Once I saw a plaque that said, “What others think of you is none of your business.” At first, I recoiled in disagreement, then I thought of the various ways that what other people think of us is our business, and now, finally, half a decade later, I have come to agree with the sentiment.
During the past few years, different friends have accused me of various heinous character traits. One accused me of being negative, one often told me I was contradictory, and one, more recently, said I was cruel. And somewhere in there, a relative more than once called me an ungrateful bitch.
I’m sure, along the way, others have called me other not-so-nice things, which luckily, I don’t remember. No one (unless of course, she is a negative, contrary, cruel, ungrateful bitch) can bear thinking she is such a ghastly person. I don’t suppose it will come as any surprise that I seldom have anything to do with any of those people any more — it’s too hard to live down to their expectations.
And truly, what they think of me is none of my business. Those adjectives reflect more their own experiences at the time than mine.
On the other hand, I do tend to believe people when they say I am kind, or special, or very interesting. While I am lapping up the accolades, a small voice in the back of my mind whispers, “if you ignore the bad things people say about you, shouldn’t you also ignore the good?”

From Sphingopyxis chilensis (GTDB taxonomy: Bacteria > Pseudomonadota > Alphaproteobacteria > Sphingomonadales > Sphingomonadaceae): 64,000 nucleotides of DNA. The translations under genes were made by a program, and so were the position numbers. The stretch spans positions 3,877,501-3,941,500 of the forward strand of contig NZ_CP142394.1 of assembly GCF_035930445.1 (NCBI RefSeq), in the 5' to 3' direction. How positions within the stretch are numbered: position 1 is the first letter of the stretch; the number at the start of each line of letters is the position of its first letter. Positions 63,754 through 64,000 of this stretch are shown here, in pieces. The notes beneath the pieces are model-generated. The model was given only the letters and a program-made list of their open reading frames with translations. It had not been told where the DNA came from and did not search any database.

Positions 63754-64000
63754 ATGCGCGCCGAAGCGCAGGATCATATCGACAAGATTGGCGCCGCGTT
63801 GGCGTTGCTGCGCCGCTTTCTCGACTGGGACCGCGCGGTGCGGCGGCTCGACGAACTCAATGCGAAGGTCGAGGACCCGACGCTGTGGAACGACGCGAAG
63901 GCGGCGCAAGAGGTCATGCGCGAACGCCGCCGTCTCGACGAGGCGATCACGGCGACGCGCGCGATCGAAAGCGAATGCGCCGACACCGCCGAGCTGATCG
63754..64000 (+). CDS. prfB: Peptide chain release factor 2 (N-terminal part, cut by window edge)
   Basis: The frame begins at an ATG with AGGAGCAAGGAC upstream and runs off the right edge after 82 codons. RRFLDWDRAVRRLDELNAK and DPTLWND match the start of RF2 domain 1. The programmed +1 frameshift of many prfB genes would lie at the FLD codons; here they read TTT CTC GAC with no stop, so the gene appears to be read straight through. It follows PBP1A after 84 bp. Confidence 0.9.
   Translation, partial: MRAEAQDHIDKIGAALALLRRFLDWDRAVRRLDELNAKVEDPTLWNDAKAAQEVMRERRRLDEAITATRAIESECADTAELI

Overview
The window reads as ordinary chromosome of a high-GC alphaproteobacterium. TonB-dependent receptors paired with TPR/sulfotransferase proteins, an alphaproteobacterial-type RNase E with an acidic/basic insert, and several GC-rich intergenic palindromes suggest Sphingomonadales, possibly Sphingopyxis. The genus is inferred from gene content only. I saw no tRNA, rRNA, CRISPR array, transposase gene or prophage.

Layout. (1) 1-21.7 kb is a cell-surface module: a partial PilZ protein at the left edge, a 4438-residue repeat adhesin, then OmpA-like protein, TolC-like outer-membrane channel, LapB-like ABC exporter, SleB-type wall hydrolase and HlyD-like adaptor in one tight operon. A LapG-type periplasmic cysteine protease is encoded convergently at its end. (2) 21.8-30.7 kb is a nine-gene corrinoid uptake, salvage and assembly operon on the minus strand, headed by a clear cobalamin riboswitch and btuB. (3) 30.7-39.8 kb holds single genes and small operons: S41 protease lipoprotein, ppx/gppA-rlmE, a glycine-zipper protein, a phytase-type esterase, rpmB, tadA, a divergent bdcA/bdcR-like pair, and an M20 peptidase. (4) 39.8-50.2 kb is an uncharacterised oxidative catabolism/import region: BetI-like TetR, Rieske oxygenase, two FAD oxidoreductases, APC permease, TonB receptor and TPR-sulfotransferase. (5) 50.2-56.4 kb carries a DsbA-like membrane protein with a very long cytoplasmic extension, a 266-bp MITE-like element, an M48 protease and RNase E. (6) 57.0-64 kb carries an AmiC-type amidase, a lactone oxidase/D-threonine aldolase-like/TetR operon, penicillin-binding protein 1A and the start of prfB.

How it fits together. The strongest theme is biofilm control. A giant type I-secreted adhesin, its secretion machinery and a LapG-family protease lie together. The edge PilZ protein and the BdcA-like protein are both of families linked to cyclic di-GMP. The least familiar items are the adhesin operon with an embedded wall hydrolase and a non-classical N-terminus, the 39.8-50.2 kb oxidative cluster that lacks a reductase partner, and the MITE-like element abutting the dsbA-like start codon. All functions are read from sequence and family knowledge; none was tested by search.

Ah, but it is easier to live up to the nice things since I do think I am kind. Or at least, I try to be. And I do want to be special and interesting even if those traits are more of a reflection of the speaker’s specialness and interestingness than mine.
So what’s the truth of me? I was going to list what I thought were my not-so-admirable traits along with the good ones, but decided that maybe what I think of me is none of my business, either.
I’ll just be. And leave the thinking to others.
Pat Bertram is the author of the suspense novels Unfinished, Madame ZeeZee’s Nightmare, Light Bringer, More Deaths Than One, A Spark of Heavenly Fire, and Daughter Am I. Bertram is also the author of Grief: The Great Yearning, “an exquisite book, wrenching to read, and at the same time full of profound truths.” Connect with Pat on Google+. Like Pat on Facebook.